Law student sues climate minister over poor emissions target
Law student sues climate minister over poor emissions targets
A 24-year-old Hamilton woman is suing the Government over its emissions reduction targets, saying they do not go far enough to tackle climate change.
Sarah Thomson, who just completed a law degree at the University of Waikato, has just filed judicial review proceedings against the Minister for Climate Change Issues. She claims that Tim Groser has failed his ministerial duties by not setting emissions targets that reflect the scientific consensus on climate change.
The High Court will now be asked to review the legality and reasonableness of New Zealand’s emissions targets.
The case has been filed in the lead up to the 21st United Nations climate conference in Paris, where the world’s governments will meet in attempt to agree a new international framework on climate change to replace the Kyoto Protocol that would take effect in 2020.
It also comes on the back of the landmark legal ruling in the Netherlands in June, where a group of Dutch citizens successfully sued their government for failing to properly act against climate change.
Thomson has always loved New Zealand’s outdoors, walking bush tracks around Hamilton with her father as a child. She can’t understand why New Zealand, with so much going for it, isn't standing up to be a world leader.
“All the world’s scientists agree that climate change is real, that humans are causing it, and that urgent action is needed, but I can’t see our Government taking it seriously”, says Thomson.
“The science shows that New Zealand’s emissions targets just aren’t good enough to avoid dangerous climate change. Scientists agree that the reductions are too small and will take too long”.
Climate minister Groser is among representatives New Zealand is sending to Paris, where he will table the Government’s non-binding proposal to commit to a 30% reduction in greenhouse gas emissions below 2005 levels by 2030.
New Zealand’s proposed target has been widely criticised by environmentalists for being weaker than some of our previous targets, and is far less than scientific consensus says is needed. When compared to the 1990 baseline, that targets have always been measured against until now, this new proposal is actually only around an 11% reduction by 2030.
New Zealand has previously indicated it would commit to a 10-20% reduction by 2020 if a comprehensive global agreement could be agreed.
Thomson says even though New Zealand is a small nation, it should not be excused from taking action on climate change.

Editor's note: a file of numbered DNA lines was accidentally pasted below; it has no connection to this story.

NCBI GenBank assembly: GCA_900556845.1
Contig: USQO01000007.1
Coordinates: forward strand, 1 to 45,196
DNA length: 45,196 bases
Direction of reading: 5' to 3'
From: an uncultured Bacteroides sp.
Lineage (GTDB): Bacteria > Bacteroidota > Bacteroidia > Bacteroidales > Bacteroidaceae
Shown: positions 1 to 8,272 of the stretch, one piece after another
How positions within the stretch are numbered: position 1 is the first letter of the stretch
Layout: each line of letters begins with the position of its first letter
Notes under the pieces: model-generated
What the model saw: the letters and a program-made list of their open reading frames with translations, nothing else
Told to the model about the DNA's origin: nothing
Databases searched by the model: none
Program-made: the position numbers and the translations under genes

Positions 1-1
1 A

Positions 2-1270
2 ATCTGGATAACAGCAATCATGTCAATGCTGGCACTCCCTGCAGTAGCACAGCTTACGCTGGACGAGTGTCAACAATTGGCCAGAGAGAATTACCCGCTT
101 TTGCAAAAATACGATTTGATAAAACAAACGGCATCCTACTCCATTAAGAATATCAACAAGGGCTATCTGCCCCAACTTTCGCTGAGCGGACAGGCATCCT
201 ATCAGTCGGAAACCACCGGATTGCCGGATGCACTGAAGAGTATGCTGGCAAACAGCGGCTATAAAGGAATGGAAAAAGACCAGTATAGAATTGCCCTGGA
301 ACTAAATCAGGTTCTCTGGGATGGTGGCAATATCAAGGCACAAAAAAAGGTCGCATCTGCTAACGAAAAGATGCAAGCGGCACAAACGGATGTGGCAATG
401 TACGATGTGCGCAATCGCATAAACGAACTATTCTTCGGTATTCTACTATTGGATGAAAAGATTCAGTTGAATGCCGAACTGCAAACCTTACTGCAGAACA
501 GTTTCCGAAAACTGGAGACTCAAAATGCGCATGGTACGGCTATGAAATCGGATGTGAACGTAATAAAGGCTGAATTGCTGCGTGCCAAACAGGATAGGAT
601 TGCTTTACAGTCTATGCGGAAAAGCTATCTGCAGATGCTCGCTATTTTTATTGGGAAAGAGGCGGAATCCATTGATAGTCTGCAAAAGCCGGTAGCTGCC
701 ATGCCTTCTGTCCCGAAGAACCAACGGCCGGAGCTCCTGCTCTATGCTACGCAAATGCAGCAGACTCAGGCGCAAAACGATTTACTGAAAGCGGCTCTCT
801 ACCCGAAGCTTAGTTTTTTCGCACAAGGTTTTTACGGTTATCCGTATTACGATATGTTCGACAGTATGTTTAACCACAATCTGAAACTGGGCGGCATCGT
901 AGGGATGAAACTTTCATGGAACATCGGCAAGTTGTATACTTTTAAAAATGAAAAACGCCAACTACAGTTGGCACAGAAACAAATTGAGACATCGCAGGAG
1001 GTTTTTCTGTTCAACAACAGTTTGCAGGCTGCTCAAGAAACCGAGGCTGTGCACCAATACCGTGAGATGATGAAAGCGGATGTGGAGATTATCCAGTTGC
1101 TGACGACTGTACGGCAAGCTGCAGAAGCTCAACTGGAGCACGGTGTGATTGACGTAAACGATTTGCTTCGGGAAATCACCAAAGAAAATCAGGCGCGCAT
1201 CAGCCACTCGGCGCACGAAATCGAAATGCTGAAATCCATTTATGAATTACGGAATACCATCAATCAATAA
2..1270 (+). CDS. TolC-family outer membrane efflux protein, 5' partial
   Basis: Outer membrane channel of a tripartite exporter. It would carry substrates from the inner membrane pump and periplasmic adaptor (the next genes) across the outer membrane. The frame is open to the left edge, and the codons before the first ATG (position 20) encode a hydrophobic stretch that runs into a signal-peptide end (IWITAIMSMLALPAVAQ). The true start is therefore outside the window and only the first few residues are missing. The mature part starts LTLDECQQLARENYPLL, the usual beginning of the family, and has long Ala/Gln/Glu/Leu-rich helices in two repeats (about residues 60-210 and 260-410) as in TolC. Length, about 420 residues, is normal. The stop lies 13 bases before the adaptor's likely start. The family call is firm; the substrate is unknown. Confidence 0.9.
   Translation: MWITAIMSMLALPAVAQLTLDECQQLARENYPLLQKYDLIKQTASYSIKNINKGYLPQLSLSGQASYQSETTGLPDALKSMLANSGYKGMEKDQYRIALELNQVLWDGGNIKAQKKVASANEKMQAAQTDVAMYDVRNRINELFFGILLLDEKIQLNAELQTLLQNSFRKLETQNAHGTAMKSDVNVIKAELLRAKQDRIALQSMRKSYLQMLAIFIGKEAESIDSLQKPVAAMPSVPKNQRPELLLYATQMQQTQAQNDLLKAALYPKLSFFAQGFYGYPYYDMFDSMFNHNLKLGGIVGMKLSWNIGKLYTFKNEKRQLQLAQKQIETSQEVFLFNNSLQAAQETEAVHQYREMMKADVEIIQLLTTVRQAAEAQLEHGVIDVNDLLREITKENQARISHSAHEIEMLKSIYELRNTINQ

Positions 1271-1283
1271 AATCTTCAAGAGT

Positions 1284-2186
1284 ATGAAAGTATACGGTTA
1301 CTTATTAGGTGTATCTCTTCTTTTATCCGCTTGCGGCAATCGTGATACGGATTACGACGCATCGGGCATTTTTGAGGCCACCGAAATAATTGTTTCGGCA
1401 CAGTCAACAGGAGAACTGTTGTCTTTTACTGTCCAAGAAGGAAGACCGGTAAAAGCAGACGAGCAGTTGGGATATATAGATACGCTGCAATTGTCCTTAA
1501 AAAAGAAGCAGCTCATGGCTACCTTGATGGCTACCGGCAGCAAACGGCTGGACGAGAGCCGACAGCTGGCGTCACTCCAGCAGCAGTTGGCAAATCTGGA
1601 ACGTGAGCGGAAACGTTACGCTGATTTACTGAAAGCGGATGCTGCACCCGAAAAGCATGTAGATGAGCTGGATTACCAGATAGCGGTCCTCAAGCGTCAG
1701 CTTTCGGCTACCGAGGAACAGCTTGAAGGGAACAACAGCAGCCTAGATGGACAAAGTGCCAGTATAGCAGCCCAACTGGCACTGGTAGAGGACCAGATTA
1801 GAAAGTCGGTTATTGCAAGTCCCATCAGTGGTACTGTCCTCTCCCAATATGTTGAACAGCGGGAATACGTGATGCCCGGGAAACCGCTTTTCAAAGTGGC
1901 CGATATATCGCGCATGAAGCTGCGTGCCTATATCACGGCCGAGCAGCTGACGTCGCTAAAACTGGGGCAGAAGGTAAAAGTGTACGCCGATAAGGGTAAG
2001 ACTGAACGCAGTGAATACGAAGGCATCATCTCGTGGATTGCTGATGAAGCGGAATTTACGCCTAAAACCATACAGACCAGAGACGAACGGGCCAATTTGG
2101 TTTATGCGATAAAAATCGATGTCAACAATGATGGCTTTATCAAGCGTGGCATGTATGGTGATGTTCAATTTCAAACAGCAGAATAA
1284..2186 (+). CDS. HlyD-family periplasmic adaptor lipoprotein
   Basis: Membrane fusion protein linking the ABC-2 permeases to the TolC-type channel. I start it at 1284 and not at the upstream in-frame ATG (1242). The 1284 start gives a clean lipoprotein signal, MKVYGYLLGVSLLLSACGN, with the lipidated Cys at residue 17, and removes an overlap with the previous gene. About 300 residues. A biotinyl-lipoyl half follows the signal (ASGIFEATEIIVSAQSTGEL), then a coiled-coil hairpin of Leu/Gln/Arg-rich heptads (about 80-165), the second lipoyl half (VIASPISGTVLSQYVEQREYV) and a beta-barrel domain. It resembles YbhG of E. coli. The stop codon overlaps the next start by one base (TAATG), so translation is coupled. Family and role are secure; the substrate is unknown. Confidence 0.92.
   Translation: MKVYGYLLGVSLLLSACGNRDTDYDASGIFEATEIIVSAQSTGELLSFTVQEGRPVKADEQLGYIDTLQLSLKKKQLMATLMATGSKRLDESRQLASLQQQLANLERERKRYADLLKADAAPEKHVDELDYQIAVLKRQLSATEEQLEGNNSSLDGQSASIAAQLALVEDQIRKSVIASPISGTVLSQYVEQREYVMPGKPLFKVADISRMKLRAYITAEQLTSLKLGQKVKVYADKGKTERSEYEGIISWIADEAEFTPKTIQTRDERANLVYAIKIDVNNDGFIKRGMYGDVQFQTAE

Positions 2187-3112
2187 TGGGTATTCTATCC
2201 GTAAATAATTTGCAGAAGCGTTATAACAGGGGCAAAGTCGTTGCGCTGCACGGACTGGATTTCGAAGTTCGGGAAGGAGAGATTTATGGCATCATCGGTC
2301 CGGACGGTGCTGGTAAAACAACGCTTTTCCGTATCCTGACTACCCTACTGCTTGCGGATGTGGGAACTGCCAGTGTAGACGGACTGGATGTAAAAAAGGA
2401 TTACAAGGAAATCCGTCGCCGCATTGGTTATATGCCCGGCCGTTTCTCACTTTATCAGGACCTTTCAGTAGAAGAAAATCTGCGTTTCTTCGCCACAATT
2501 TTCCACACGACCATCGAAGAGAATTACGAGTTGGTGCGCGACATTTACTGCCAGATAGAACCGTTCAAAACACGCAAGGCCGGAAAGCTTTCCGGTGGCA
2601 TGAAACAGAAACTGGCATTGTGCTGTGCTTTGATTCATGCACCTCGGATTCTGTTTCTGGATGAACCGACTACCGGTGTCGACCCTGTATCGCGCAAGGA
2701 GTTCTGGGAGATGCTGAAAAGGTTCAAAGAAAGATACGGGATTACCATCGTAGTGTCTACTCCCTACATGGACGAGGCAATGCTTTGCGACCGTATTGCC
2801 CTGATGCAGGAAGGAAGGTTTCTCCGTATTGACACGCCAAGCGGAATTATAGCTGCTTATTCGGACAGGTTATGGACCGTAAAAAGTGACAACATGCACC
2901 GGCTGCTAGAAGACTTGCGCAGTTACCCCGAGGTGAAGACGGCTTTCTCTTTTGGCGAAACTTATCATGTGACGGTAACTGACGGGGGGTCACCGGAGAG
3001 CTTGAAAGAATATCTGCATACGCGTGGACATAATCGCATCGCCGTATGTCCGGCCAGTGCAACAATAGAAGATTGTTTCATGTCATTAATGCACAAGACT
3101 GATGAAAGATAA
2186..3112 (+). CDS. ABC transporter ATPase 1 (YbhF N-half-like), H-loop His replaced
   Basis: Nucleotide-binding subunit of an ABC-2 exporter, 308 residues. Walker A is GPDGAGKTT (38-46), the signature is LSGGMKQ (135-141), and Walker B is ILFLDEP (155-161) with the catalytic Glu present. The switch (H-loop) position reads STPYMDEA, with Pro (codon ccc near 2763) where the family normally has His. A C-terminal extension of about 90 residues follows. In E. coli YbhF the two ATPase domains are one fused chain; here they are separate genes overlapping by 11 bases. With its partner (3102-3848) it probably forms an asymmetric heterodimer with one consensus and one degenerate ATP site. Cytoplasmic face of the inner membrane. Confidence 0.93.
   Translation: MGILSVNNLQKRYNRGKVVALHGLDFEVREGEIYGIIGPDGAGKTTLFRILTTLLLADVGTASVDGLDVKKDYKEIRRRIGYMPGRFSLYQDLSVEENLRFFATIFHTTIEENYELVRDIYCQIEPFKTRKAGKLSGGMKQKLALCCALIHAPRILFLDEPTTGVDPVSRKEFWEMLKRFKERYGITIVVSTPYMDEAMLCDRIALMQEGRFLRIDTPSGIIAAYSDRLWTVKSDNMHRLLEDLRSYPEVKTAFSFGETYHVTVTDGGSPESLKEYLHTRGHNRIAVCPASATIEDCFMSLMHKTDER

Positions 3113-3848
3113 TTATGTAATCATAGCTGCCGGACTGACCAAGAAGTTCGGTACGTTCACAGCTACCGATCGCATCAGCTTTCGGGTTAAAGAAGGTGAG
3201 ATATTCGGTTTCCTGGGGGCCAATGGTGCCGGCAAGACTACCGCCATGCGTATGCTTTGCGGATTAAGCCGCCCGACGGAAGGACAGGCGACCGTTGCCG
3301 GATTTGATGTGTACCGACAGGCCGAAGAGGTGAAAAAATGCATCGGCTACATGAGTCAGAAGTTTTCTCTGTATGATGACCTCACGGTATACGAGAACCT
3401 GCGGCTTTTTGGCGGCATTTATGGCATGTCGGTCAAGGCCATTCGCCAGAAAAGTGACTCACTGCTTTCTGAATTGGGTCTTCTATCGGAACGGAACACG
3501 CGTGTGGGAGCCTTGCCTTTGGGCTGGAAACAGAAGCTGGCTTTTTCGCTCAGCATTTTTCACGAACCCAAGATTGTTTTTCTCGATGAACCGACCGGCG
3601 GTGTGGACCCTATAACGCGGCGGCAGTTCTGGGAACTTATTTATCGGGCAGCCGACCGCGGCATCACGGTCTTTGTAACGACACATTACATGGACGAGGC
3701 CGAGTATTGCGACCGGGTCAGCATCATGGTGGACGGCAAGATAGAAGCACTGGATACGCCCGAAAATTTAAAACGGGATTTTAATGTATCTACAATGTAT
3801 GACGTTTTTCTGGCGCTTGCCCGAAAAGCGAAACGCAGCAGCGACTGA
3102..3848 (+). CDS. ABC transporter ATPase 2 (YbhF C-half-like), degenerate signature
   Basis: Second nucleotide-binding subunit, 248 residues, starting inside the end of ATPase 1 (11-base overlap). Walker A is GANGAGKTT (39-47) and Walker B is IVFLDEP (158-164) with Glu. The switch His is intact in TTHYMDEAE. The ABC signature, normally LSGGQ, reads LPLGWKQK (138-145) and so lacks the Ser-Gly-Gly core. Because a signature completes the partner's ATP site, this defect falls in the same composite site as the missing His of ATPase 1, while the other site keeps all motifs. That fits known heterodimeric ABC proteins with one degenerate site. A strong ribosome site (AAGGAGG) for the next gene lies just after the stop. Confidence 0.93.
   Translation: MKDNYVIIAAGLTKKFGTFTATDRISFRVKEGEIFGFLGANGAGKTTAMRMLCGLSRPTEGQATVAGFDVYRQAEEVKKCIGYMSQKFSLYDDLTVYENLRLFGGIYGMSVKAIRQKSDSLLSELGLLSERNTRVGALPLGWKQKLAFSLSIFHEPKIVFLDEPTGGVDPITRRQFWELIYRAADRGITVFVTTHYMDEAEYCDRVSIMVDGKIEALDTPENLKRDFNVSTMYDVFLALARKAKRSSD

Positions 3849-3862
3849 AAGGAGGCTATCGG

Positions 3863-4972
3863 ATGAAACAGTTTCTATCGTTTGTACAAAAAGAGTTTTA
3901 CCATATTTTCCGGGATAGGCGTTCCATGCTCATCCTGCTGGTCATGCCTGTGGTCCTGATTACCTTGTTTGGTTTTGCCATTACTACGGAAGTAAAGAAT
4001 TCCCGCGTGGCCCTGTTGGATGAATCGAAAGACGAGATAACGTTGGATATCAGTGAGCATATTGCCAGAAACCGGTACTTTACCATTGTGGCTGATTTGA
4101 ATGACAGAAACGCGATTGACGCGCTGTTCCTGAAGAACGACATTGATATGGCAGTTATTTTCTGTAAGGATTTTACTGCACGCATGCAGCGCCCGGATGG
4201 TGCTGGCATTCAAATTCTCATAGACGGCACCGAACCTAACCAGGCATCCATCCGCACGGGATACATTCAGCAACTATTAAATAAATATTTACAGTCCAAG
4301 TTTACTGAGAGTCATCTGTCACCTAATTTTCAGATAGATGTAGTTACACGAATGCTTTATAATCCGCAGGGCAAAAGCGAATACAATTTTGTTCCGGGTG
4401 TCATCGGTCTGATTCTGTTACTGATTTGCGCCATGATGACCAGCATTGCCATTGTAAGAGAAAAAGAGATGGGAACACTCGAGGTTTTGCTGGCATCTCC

“The United Nations Framework Convention on Climate Change that we have signed up to recognises that developed countries need to take the lead on cutting emissions. New Zealand could be an international leader in taking action on climate change. Instead, we currently produce some of the highest levels of greenhouse gas emissions per person in the world. The Government seems to have no real plan to change this. How can we ask other countries to clean up if we won’t?”
Thomson says it’s the Government’s inaction on climate change that has compelled her to do something about it herself.
“I’m concerned about climate change and what it will mean for me and my children in the future. Like many New Zealanders, I look forward to the experience of having a family of my own. I want to bring my children up in a safe world, where they can live without fear and enjoy all the amazing natural wonders that our planet has to offer”, she says.
“That’s why I decided to bring this case. I just felt I had to do something. I want to be able to look my children in the eye and say that I didn’t just stand by and watch this happen.”
Thomson wants to see the Government acknowledge that climate change is happening, take it seriously, and have some real action plans for reducing greenhouse gas emissions.
She is also calling for others like her to take action.
“In order to solve the problem of climate change, we need a collective effort. We need as many people as possible to stand up and voice their concerns on the issue. The more people we have out there doing something, the better chance of success we will have”, Thomson says.
“We can still do something to slow climate change down, but we have to do it now.”
The case will be heard in the High Court in Wellington.